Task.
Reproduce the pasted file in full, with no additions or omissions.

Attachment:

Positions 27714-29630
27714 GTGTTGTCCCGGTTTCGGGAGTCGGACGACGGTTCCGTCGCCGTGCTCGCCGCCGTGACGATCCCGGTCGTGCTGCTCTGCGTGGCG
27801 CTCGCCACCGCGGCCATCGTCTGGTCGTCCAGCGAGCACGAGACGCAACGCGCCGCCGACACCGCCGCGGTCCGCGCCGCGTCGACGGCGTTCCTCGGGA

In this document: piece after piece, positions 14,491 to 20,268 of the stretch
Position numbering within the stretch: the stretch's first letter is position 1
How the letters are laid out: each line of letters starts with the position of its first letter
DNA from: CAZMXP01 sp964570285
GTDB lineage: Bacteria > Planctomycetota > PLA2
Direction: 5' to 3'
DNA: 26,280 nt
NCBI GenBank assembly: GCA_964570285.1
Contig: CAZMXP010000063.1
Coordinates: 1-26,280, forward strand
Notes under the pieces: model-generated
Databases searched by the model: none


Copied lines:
Positions 27714-29630
27714 GTGTTGTCCCGGTTTCGGGAGTCGGACGACGGTTCCGTCGCCGTGCTCGCCGCCGTGACGATCCCGGTCGTGCTGCTCTGCGTGGCG
27801 CTCGCCACCGCGGCCATCGTCTGGTCGTCCAGCGAGCACGAGACGCAACGCGCCGCCGACACCGCCGCGGTCCGCGCCGCGTCGACGGCGTTCCTCGGGA

In this document: piece after piece, positions 14,491 to 20,268 of the stretch
Position numbering within the stretch: the stretch's first letter is position 1
How the letters are laid out: each line of letters starts with the position of its first letter
DNA from: CAZMXP01 sp964570285
GTDB lineage: Bacteria > Planctomycetota > PLA2
Direction: 5' to 3'
DNA: 26,280 nt
NCBI GenBank assembly: GCA_964570285.1
Contig: CAZMXP010000063.1
Coordinates: 1-26,280, forward strand
Notes under the pieces: model-generated
Databases searched by the model: none